I find playing and interacting with them outside prevents them from running off to find something far more interesting than you!


By now you should be able to venture further afield. You’re now “young dog” should not be jumping on people when they meet and also socialising with other canines correctly. Make sure that you are not always doing the same walks and meeting the same people, you must challenge your puppy. Taking him to different places sometimes in the car, makes for a far more exciting life for both of you. You should be doing lots of stimulating things, practicing recalls, playing with a ball, doing sits & stays outside and even playing hide & seek together. You should also every now and again return him to the leash for a little time out and a calm walk, always let him go again so that he doesn’t learn that by putting on the leash means we are going home, he will quickly cease to come back.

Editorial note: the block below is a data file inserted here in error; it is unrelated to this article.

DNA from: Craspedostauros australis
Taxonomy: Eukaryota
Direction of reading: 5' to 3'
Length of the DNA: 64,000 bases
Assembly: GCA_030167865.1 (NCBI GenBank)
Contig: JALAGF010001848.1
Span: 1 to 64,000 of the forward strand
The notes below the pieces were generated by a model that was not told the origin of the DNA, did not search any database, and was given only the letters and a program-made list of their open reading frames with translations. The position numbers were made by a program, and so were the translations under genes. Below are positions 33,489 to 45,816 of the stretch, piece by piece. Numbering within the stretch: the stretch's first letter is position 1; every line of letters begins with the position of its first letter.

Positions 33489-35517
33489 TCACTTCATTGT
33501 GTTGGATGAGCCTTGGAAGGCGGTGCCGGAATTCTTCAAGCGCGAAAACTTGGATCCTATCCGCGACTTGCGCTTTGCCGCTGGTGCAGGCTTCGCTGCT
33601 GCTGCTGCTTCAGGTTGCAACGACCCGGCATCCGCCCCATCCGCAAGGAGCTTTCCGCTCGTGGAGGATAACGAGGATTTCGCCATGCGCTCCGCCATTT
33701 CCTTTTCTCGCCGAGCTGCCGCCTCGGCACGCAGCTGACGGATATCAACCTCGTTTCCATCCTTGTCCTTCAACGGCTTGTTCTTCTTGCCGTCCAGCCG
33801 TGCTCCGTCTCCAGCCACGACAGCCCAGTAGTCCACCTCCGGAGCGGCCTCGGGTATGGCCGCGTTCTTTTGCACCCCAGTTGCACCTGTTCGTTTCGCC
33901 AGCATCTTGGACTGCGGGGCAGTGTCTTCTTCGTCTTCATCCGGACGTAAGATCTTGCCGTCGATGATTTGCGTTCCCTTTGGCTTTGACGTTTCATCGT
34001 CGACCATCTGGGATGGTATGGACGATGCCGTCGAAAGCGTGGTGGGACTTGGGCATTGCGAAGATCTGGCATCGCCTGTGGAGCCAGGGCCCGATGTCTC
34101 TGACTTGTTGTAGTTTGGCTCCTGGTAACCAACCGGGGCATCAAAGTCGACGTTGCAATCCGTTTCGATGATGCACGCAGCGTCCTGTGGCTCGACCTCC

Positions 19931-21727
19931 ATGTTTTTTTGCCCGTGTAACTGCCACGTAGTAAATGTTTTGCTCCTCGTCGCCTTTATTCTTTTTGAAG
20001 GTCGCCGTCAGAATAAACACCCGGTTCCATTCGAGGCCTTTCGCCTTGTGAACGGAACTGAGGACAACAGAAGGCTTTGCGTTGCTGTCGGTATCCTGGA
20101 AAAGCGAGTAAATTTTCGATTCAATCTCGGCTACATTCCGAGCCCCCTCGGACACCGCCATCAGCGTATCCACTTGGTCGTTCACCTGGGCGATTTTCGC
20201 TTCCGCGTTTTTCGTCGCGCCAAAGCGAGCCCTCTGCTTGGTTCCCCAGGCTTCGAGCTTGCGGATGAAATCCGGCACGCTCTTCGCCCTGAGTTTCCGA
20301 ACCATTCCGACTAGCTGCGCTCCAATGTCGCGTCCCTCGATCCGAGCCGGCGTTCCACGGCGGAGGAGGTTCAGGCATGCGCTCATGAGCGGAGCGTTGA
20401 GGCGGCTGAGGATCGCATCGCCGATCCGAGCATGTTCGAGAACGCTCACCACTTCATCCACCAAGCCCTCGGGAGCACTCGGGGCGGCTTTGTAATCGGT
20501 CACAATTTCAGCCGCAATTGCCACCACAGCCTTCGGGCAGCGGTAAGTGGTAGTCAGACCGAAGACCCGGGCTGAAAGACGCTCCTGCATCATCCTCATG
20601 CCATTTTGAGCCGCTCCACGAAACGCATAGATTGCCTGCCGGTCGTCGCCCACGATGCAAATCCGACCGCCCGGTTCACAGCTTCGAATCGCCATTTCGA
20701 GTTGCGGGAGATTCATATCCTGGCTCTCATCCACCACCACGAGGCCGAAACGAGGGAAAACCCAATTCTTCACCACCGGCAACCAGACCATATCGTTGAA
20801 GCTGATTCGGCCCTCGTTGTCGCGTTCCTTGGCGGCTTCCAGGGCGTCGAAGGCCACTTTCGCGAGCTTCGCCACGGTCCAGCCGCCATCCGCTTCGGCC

It is really important as your puppy enters adolescence to make each and every walk interesting. Training never ends and every walk should be an opportunity to fine tune skills.


A trip to the vet should not always be for treatment. Take your dog to the vet simply to pop your head in the door, you can always buy a chew or a bag of biscuits or ask for your dog to be weighed. Most vets would welcome first your custom and the fact that you are making trips to vets easier.

I have done this with all my puppies and I now have grown dogs that will happily let a vet handle them at their sorest point, I am delighted that they behave so well they are on the blood donor scheme helping other dogs when needed and they don’t mind a bit!